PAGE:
Traveller’s Story – Encounter with a rider – Jules’s road trip through the Americas, from his departure point in France to his exploration of Eastern Canada

By Zabel Bourbeau Posted on

Let me tell you a great story…

Once upon a time, there was a nice young man, aged 23, who wanted to explore the world. His name is Jules and he lives in Grône, a charming little village in the Swiss Alps, just a few kilometres from Italy and France. For some time now, he has been saving money but things are kind of difficult at work. Jules is an architectural draftsman. At one point, he told his boss that he would like to go on a long trip. Her answer was: “Why go on a trip? You’ve got Google Maps! It’s a lot safer and . . . it’s the same thing!”

The following interview was made in person on July 22, 2019; I had invited Jules to stay three days at my place.

In this feature, you will read about the first part of Jules’s road trip through the Americas, from his departure point in France to his exploration of Eastern Canada. The next interview will cover the rest of his trip: Western Canada, Alaska, Western USA, Mexico, and South America down to Tierra del Fuego. He spent 10 months touring and rode 78,000 km on all kinds of roads.

Zabel: Jules, what was it that triggered this project?

Jules: I almost had a burnout at work, so I decided to quit. I wanted to leave that toxic environment and experience something else. At this point, I was wondering about my future, not knowing if I should try architecture, or continue as a draftsman. It’s at this point that a colleague offered me the book L’Amérique du Nord à moto – 50 itinéraires de rêve, which you wrote for the most part. I was thinking about leaving, and with the money I had saved, I could either buy a small house that would need renovations, or leave on a trip. The second option sounded way better. I had always wanted to see Canada and Alaska, so I started reading the book and connecting itineraries, and here I am!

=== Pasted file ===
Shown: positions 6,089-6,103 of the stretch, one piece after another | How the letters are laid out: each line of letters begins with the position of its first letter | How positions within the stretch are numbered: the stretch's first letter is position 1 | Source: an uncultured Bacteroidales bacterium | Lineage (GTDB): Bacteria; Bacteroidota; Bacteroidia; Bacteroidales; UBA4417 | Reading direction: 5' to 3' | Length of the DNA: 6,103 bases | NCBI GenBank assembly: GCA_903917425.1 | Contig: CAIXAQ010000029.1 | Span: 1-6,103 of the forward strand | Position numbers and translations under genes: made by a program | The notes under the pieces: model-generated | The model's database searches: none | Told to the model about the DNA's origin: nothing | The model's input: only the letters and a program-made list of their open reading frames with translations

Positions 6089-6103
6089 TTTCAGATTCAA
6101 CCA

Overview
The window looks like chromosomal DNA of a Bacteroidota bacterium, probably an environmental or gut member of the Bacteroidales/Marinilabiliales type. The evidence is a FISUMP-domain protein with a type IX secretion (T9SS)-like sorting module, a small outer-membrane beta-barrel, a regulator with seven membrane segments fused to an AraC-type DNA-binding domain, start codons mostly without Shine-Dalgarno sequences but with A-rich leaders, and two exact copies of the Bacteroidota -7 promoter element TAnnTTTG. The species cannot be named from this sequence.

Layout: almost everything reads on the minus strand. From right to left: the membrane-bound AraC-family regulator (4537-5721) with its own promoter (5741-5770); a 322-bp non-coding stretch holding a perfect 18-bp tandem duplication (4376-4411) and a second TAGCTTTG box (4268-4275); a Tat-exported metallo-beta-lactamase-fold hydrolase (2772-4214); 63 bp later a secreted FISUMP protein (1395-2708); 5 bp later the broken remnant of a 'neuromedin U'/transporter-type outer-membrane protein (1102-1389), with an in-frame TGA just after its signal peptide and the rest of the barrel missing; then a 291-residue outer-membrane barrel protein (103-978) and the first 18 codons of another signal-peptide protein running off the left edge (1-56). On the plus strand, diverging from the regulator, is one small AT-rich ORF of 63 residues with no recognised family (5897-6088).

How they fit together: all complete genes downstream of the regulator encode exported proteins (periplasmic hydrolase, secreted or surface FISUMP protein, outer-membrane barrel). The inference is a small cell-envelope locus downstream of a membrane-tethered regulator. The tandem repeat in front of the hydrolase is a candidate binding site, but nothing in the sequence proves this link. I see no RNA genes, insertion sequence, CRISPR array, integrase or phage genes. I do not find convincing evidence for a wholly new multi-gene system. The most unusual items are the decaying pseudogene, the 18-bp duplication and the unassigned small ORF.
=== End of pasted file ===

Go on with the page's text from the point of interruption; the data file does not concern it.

Zabel: You decided to live this adventure on a motorcycle. Why?

Jules: Well, I thought America is a little too large to go on foot! And when I started reflecting on the best means of transportation, a motorcycle came out as the obvious choice.

Zabel: How did you choose your machine for this trip?

Jules: In Switzerland, you have to ride for two years on a smaller displacement motorcycle before being allowed to get a permit for all kinds of motorcycles. So I rode a Suzuki Bandit 600 for two years and then borrowed my father’s Suzuki 800 single for one year while looking for my own future bike. For this trip, I bought a BMW 850 GSA 2019. The moment I sat on it, I decided to buy it. I would have preferred an older generation model, though, because I feel the newer ones have too much electronics.

Zabel: Tell me about the logistics for transporting your bike from Switzerland to Canada.

Jules: At first, it seemed logical to leave Europe from Switzerland. So I made dozens of phone calls in all languages (French, English, and German) to various aviation companies (who did not seem to understand what I was talking about), but the rates were so crazy (around $7,000 Cdn plus a $1,000 wood crate) that I decided to try flying from Paris. One phone call was all it took. For €1,000 (around $1,600), I was able to ship my bike to Canada. It would have been half that price by boat, but it’s more complicated: you have to find a container, put the bike in, ship it, and wait a long time. With Air Canada, things have been pretty easy. They asked me to be there one day ahead. So I left home on May 7, 2019, and they sent my bike. And, finally, we both flew from Paris.

Zabel: How were your first days in Canada?